Summary: Back to Business By Nancy Jensen
Summary: Back to Business By Nancy Jensen

Summary: Back to Business By Nancy Jensen

Whether you’ve been away from paid work, stuck in a career you don’t like, or at a dead-end job, you’ve picked up this book because you’ve come to realize that the job-search process has changed. You need a search strategy, a marketing toolkit, and most important, you need to activate your connections and network.

Whatever the reason you want to return to work or change careers, when it’s time to switch it up or head back to work, it’s not simple. And your reasons to return—whether to earn a little more for a depleted retirement account, become the household breadwinner, transform years of volunteer experience into paid work, make a needed change with an unhappy situation in your current role or company, or maybe simply to get back into the swing of things, workwise—don’t matter.

What matters is plotting out your back-to-business strategy—refreshing your traditional job-search tools, developing a modern social profile, perfecting your pitch so people want to talk with you more, and educating and refreshing your corporate research skills so you get paid what you’re worth.



A Boomerang approach is when you return to a prior company or manager in a role similar to what you did before. The upside of this is you have little “selling” or personal branding to do, because you have work history with your target contacts, and they are familiar with your work and your skills. This could be a great path back from a career pause, but not a great choice if you want to pivot to something entirely new. The downside is if you were really unhappy with a past company and had a bad experience. If that’s the case, we urge you to do some additional discernment, and see if other paths are better for you to explore.

When people are looking to return to former employers or roles, the Boomerang strategy can work in their favor.


Lily Pad

A Lily Pad path is essentially taking a step down from where you were with the intention that it will lead to your dream job. This first job back is a Lily Pad because you won’t stay there forever. It will keep you afloat and give you some breathing room until you figure out where you want to go next. In the meantime, you are networking the heck out of this job by making meaningful connections with your customers, clients, colleagues, managers, and others in the industry.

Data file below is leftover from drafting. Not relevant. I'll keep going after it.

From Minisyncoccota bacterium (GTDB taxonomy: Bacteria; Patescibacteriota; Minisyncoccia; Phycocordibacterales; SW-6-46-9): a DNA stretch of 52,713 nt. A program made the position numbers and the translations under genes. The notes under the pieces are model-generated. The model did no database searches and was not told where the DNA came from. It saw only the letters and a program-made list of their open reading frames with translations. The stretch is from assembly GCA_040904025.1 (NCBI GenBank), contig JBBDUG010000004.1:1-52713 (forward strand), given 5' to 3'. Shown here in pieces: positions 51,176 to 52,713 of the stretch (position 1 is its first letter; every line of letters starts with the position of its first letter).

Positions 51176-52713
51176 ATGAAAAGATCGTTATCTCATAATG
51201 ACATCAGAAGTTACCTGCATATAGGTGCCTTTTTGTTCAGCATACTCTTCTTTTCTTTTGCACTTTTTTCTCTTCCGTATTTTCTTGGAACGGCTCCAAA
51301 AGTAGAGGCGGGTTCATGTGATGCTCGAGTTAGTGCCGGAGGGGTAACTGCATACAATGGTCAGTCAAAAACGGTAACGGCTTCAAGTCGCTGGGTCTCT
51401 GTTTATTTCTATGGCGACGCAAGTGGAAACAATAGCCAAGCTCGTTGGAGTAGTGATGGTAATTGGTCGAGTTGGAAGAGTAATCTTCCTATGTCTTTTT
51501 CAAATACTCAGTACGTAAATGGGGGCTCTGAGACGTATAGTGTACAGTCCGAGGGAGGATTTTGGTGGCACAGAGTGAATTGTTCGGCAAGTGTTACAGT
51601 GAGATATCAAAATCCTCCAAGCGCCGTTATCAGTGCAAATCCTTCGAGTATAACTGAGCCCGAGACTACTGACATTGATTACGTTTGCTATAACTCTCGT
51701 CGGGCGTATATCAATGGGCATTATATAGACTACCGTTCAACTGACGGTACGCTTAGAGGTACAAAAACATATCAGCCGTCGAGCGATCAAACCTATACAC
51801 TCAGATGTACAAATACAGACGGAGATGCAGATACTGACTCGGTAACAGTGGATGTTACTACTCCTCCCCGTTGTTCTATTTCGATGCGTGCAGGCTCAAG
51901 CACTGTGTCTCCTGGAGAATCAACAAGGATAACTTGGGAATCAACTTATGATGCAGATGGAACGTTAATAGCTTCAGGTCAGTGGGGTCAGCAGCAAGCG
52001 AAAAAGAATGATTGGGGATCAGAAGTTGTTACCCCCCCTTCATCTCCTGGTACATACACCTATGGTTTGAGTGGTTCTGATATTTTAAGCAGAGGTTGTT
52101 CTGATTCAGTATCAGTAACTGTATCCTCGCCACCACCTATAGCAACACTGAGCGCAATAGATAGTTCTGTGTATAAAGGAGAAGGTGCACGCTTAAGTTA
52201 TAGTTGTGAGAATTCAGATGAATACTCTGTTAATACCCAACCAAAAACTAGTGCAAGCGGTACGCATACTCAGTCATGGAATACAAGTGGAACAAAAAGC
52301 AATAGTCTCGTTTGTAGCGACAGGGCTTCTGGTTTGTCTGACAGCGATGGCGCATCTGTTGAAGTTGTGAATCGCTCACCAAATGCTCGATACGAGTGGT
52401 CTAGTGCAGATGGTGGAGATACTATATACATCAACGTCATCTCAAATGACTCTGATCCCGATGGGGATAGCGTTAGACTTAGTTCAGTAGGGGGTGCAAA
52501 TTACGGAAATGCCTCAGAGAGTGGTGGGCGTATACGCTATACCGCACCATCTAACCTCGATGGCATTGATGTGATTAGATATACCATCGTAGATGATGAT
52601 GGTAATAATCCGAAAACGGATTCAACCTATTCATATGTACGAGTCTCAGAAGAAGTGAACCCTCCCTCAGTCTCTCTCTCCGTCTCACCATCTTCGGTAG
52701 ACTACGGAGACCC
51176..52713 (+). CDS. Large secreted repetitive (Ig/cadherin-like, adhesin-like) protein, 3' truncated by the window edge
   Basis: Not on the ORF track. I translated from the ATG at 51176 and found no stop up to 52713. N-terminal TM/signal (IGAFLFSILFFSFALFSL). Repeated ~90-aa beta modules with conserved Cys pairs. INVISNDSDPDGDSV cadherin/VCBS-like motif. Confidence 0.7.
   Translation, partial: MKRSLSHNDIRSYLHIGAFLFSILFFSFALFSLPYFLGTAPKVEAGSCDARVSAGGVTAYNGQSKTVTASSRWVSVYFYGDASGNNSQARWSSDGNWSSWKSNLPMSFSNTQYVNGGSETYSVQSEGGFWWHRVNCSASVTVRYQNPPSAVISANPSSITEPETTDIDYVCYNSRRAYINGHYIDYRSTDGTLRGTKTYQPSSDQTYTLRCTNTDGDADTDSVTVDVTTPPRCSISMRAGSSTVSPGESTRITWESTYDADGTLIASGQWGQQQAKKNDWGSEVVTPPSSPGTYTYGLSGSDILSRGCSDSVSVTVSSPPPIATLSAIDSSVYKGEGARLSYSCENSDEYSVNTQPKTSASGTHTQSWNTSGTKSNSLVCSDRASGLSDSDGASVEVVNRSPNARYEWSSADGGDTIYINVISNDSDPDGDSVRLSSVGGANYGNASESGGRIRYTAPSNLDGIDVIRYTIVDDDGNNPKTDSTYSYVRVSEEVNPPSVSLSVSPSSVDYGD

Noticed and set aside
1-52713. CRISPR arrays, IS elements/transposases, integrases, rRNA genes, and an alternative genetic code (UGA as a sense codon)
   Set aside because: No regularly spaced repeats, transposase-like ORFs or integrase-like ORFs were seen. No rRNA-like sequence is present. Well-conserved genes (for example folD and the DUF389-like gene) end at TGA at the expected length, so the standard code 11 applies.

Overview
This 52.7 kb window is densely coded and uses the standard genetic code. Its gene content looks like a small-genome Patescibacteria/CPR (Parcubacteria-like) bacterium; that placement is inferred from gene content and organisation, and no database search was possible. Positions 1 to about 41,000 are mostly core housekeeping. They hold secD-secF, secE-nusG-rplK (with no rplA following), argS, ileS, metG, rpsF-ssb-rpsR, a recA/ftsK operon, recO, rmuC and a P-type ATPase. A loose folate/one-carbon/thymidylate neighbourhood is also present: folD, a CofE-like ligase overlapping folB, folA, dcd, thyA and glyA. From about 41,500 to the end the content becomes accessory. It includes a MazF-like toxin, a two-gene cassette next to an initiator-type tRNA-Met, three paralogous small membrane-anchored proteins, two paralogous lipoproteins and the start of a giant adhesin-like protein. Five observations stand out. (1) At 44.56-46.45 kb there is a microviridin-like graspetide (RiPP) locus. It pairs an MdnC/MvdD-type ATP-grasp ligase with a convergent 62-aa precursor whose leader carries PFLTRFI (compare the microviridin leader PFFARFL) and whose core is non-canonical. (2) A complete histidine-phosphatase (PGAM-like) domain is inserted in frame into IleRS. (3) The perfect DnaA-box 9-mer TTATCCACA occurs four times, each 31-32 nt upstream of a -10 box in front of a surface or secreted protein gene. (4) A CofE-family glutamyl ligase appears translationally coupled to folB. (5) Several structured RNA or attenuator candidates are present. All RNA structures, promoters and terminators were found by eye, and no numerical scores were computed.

As a side benefit, many people feel more confident attending professional events while in a paid role. When you are interviewing for your next step, this Lily Pad role is a different conversation talking about prior work experience than when you had a break. The upside is it usually takes less time to get back to work, and you may even develop a new skill set. The downside is that this is a short-term gain, and you will be jumping again in the future.


What Is a Personal Brand?

Step 1: Who Are You?

For you to create your brand and identify the value you bring to your target audience, you need to do a self-assessment. Think about who you are and what skills you bring to the table in a professional environment.

To get started, ask yourself these questions. The answers may concern any type of work you’ve done, paid or unpaid:

  • What type of work makes me feel energized and motivated?
  • What type of work makes me feel depleted and drained?
  • What’s my superpower; something I can do better than others?
  • What type of work can I do for hours on end?
  • What are my values or nonnegotiables?
  • What personality traits do people compliment me on?
  • What type of work can I do, but it doesn’t bring me joy?

There are no right or wrong answers. Just write the first things that come to mind.


Step 2: How Are You Showing Up?

Ask yourself, if someone were to find you online, what would they see? Keep in mind that 99 percent of hiring managers google candidates even before they look at their résumé or LinkedIn profile. So, the first thing you want to do is conduct a social media audit—search for yourself online and see what they see.

  • Are you hard to find?
  • Is your personal-yet-forgotten social profile the first thing people see?
  • Do you have a common name that gets buried among all the other Jessica Smiths of the world?
  • Is there some legal issue you were involved in that you would rather not have employers see first?

Use this assessment as your starting point baseline. Whatever comes up, you can now start to control what people will see about you online, and you can shape the results to best reflect how you want to be seen in the online world.

It’s difficult to erase what’s associated with your name online. You can add social media elements that will arrive first on a search, pushing other non-relevant hits down to the bottom of the page or the next page so future employers are less likely to notice.